Perhaps there is a duty of telling others of their faults; but, if so, it exists only in certain rare relations, and must be exercised only in a spirit of rare lovingness. We are often told that one of the finest qualities in a true friend is that he can and will faithfully tell us our faults. Perhaps that is true—but not many of us have grace enough to welcome and accept profitably, such an office in a friend. A mother may tell her own children their faults—if she will do it wisely and affectionately, never in anger or impatience. A teacher may tell his pupils their mistakes and show them their faults—if it is done in true, loving desire for their improvement. But in ordinary friendship —one cannot accept the office of censor, even when besought to do so—except with the strongest probability that the result will be the loss of the friendship—as the price paid for the possible curing of the friend’s fault.
Nagging is not a means of grace. There is a more excellent way, the way of love. It is better, when we wish to correct faults in others—to be careful to let them see in us, in strong contrast, the virtue, the excellence, opposite to the defect which we see in them. It is the habit of a certain good man, if one of his family or friends mispronounces a word in his hearing, never pedantically to correct the error—but at some early opportunity to find occasion to use the same word, giving it the correct pronunciation. Something like this is wise in helping others out of their faults of character of conduct. An example is better than a criticism.
That was our Lord’s way with his disciples. He never scolded them. He bore patiently with their dullness and slowness as scholars. He never wearied of repeating the same lesson over and over to them. But he was never censorious. He did not keep telling them of all the blemishes which he saw in them. That was not his way of seeking their growth into better, sweeter life. His heart was full of love. He saw that in back of all their infirmities and failures—was the sincerity and the desire to do right, and with infinite patience and gentleness he helped them ever toward a holier and sweeter life.
We need to relate ourselves to others—as did Christ to his disciples, if we would help others to grow into spiritual beauty. Censoriousness accomplishes nothing in making people better. You can never make anyone sweet—by scolding him. Only gentleness will produce gentleness. Only love will cure infirmities of disposition. As a rule, fault-finding is exercised in any but a loving spirit. People are not truly grieved by the sins in others, which they complacently expose and condemn. Too often they seem to delight in having discovered something unbeautiful in a neighbor, and they swoop down upon the blemish—like a vulture on carrion! If ever criticism is indulged in—it should be with deep grief for the friend, that the fault exists in him; and with sincere desire that for his sake it be removed; and then the criticism should be made, not in the ear of the world—but “between him and you alone.”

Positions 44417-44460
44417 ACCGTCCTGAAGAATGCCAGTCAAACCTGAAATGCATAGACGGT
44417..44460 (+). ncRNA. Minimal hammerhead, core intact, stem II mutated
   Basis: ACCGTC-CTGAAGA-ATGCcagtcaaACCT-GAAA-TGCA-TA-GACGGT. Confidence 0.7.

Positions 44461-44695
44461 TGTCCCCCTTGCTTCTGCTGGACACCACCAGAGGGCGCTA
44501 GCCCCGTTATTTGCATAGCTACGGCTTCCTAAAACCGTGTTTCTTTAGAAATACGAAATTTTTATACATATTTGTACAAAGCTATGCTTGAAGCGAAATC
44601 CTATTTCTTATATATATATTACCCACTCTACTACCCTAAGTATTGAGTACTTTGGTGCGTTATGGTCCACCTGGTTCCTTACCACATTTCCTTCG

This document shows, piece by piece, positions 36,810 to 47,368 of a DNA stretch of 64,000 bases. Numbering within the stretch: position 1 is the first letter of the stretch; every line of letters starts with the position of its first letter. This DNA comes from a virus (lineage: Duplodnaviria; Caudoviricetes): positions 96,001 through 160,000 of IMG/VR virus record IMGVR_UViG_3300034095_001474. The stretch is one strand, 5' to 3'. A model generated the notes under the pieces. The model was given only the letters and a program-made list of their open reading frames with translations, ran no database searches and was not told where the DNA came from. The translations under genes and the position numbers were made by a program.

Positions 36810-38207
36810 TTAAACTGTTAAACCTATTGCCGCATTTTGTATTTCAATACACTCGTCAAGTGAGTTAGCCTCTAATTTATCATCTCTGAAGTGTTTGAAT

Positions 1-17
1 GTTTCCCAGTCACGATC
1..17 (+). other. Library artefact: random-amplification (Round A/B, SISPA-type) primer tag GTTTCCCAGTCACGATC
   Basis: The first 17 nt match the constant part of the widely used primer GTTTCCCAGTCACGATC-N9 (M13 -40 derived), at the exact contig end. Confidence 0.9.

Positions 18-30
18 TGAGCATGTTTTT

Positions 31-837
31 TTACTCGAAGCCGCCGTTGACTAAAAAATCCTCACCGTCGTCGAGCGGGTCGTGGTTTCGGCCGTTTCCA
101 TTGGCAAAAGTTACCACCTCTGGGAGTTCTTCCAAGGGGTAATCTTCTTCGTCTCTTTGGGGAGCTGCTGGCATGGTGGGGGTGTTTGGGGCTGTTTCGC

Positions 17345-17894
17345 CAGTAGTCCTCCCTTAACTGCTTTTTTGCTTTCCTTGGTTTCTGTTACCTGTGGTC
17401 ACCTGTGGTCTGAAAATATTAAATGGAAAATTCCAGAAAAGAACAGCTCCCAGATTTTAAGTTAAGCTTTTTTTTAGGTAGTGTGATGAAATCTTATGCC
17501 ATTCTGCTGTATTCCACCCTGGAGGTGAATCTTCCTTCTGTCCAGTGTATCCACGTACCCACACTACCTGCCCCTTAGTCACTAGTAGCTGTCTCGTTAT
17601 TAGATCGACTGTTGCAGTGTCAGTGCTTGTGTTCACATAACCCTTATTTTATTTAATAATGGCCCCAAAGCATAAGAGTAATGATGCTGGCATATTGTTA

We should train ourselves, therefore, to see the good, not the evil—in others. We should speak approving words of what is beautiful in them; not bitter, condemning words of what may be imperfect or unlovely. We should look at others through eyes of love, not through eyes of envy or of selfishness. We should seek to heal with true affection’s gentleness, the things which are not as they should be.
In short, I am a five point calvinist, amillennial, post-trib rapture, paeudobaptistic (not for salvation), classical cessationism , and covenantal. I embrace Reformed Theology and subscribe to the WCF 1647.
I do not break fellowship with anyone who holds to the essentials of the faith (i.e., the Trinity, the Deity of Christ, Jesus' Physical Resurrection, Virgin Birth, Salvation by Grace through Faith alone, Monotheism, and the Gospel being the death, burial, and resurrection of Jesus) but does not affirm Calvinist Theology in the non-essentials. I strongly believe that God's grace and mercy are so extensive that within the Christian community there is a wide range of beliefs and as long as the essentials are not violated, then anyone who holds to those essentials but differs in the non-essentials is my brother or sister in Christ.
"For of Him and through Him and to Him are all things. To whom be Glory forever. Amen!"